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Nor Lines adds Rotterdam to LNG-powered Norway service
ROTTERDAM: April 22, 2018. Nor Lines, a subsidiary...

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AAL adds to its European agency network
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New CMA CGM rail link between UK and China
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Dutch add more short-sea capacity to London
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Saudia Cargo gets new CEO
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Turkish Cargo to introduce new routes
ISTANBUL: April 17, 2018. Turkish Cargo is to begi...

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West Atlantic to operate Boeing's first converted 737-800...
Nor Lines adds Rotterdam to LNG-powered Norway service...
AAL adds to its European agency network
DFDS to acquire Turkey's U.N. Ro-Ro
Etihad Cargo supports bustard relocation
New CMA CGM rail link between UK and...
Dutch add more short-sea capacity to London
Saudia Cargo gets new CEO
Turkish Cargo to introduce new routes

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PRESS RELEASE

March 16, 2015: In September 2014, Air France-KLM-Martinair Cargo announced it would be reducing the amount of freighter capacity it needs in its network. Both KLM and Martinair Cargo have discussed the consequences of this decision with the works councils. The decision to scale back the full-freighter fleet has been taken to restore the division's financial health. The decision will affect more than 330 employees.

Air France-KLM-Martinair Cargo has decided on a business model that requires less freighter capacity, rather than a model with no freighters at all. Consequently, as an operating carrier within the KLM Group, Martinair Cargo will scale back its fleet and use just one type of aircraft (Boeing 747).

This decision affects around 170 ground staff FTEs in the Netherlands, 50 FTEs abroad and 110 cockpit FTEs.

The company will do its utmost to reassign ground staff within the KLM Group using existing instruments, the scope of which may be extended to include voluntary redundancy. This will take place in close consultation with the unions and will only apply to employees working in areas where a staff surplus arises.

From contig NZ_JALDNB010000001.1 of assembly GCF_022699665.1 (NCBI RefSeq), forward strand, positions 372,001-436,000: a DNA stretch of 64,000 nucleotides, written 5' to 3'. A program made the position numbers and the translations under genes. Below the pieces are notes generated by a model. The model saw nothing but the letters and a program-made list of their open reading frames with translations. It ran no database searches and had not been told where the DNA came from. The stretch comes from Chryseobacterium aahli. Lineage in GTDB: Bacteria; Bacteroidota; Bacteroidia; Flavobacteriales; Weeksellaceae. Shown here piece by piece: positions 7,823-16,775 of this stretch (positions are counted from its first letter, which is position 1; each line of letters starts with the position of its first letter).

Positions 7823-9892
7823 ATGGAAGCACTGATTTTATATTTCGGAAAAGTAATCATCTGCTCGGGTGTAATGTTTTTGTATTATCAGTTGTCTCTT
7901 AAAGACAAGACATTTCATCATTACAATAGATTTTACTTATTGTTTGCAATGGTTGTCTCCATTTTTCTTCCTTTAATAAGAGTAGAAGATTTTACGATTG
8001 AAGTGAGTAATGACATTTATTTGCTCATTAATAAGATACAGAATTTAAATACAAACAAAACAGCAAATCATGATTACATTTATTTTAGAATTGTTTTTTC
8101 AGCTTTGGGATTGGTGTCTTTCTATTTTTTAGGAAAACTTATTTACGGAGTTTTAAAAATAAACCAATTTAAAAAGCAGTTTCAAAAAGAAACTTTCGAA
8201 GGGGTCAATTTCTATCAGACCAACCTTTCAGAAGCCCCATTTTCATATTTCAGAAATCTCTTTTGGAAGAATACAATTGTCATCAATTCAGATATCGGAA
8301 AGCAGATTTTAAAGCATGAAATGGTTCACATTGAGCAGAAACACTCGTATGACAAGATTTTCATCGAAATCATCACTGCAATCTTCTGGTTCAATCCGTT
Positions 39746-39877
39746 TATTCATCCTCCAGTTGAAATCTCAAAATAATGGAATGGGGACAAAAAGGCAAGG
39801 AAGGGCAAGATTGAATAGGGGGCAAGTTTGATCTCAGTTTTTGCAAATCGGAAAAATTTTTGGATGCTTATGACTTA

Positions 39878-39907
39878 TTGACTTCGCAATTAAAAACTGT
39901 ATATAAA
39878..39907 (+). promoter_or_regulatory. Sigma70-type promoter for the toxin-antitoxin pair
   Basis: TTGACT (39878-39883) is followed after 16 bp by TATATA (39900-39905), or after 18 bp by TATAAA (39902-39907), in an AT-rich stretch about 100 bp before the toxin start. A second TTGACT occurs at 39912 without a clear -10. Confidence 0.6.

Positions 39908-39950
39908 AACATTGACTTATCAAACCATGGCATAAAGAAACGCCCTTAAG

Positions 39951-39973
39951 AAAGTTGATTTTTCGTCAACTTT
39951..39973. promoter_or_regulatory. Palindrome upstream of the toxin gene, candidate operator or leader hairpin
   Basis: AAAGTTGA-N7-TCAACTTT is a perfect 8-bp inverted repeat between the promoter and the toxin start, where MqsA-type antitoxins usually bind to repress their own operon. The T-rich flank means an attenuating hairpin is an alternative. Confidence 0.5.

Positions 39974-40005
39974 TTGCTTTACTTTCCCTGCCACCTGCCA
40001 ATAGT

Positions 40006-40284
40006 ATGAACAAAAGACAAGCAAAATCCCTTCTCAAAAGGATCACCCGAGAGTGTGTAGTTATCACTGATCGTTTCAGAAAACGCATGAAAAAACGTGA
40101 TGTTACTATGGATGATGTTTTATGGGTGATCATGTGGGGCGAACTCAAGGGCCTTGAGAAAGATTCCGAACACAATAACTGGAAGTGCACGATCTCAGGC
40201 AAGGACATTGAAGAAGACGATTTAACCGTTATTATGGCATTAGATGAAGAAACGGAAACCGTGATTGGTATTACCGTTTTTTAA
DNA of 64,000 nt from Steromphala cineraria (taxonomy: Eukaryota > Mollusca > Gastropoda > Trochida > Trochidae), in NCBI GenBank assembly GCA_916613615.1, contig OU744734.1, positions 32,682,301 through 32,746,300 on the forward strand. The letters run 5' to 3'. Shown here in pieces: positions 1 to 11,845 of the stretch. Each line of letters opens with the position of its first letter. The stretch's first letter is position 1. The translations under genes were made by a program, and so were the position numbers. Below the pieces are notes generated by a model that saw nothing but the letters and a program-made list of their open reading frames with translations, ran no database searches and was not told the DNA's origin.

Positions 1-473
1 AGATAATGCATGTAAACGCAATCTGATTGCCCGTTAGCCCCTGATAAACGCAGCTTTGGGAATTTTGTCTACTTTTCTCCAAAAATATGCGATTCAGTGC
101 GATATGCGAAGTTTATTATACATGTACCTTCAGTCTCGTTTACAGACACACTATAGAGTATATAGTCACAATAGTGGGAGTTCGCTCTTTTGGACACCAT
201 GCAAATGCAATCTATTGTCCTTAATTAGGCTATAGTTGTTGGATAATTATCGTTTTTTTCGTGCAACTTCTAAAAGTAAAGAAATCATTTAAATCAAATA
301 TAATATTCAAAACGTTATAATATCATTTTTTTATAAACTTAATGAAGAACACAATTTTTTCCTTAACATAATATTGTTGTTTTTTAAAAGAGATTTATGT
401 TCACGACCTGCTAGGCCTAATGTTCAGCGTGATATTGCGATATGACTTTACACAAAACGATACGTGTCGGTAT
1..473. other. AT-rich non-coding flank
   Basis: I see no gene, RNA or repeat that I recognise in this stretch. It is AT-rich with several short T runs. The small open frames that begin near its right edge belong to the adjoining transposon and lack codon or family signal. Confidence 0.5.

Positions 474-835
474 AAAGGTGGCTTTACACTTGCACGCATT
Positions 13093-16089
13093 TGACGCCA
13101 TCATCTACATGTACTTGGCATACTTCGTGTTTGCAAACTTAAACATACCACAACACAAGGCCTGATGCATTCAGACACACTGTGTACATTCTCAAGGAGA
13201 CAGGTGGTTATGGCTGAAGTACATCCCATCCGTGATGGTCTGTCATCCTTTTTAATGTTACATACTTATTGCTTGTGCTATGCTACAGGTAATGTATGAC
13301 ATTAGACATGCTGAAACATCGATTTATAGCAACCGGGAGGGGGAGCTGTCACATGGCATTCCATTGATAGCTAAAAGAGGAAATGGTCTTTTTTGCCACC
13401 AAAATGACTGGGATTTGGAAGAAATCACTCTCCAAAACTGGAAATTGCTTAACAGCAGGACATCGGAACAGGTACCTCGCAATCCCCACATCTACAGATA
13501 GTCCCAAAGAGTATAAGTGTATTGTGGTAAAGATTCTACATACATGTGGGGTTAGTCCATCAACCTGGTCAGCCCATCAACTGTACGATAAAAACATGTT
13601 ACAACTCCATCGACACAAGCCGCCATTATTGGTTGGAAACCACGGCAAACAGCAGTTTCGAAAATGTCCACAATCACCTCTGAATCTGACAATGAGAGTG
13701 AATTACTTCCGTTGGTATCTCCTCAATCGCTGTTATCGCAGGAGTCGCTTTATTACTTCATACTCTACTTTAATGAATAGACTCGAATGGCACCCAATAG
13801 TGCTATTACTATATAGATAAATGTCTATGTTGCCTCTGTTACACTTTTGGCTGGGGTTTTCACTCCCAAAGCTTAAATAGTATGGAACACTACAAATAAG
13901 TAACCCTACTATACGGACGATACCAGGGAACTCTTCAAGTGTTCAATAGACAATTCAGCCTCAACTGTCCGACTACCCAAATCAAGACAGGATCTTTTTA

A number of voluntary measures have recently been rolled out for pilots at Martinair Cargo. Reassignment options within the group have been explored over the last few months and a number of pilots have taken the step to join Transavia. Recent changes in the financial conditions mean KLM is unable to offer pilots the same salaries they were receiving at Martinair.

With KLM's help, Martinair will continue to make every effort to find solutions for the pilots outside the KLM group. Negotiations between Martinair Cargo and the unions are ongoing and are based on the existing collective labour agreement (CLA). However, the possibility of compulsory redundancies cannot be excluded. Air France-KLM-Martinair Cargo deeply regrets the social consequences of these changes, but the reduction is unavoidable if the cargo business is to be restored to good health.

From 2016, Air France-KLM-Martinair Cargo will continue to operate with a mainframe fleet of six Full Freighters (two Boeing 777Fs at Paris Charles De Gaulle and four Boeing 747-400s at Amsterdam Schiphol), supplemented by 15 Boeing 747 Combi's.

Air France-KLM-Martinair Cargo is convinced that the remaining flexible freighters will continue to provide its clients with a full range of solutions to meet their needs. The freighter network at Schiphol will concentrate on Africa and North, Central and South America and will, of course, continue to serve important markets, such as the flower sector. The company will also continue to invest in Cargo (Express, Pharma, e-commerce).

Cargo remains a core business for the Air France-KLM Group. It generates income of EUR 2.5 billion per year and contributes around EUR 1 billion a year to the passenger network. It goes without saying that pulling out of the cargo business is out of the question.
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Martinair managing director Marcel de Nooijer said: "Taking a step like this has an enormous impact on the organizations of both KLM and Martinair. Various scenarios were explored, which turned out to be inadequate for tackling exploitation and losses. We deeply regret the social consequences, but these steps are unavoidable if the cargo business is to have a durable future. This is why we have been in talks with the Works Council over the last few months and have taken a lot of time to investigate a range of scenarios. The decision to adjust the cargo fleet has been taken after very careful consideration."

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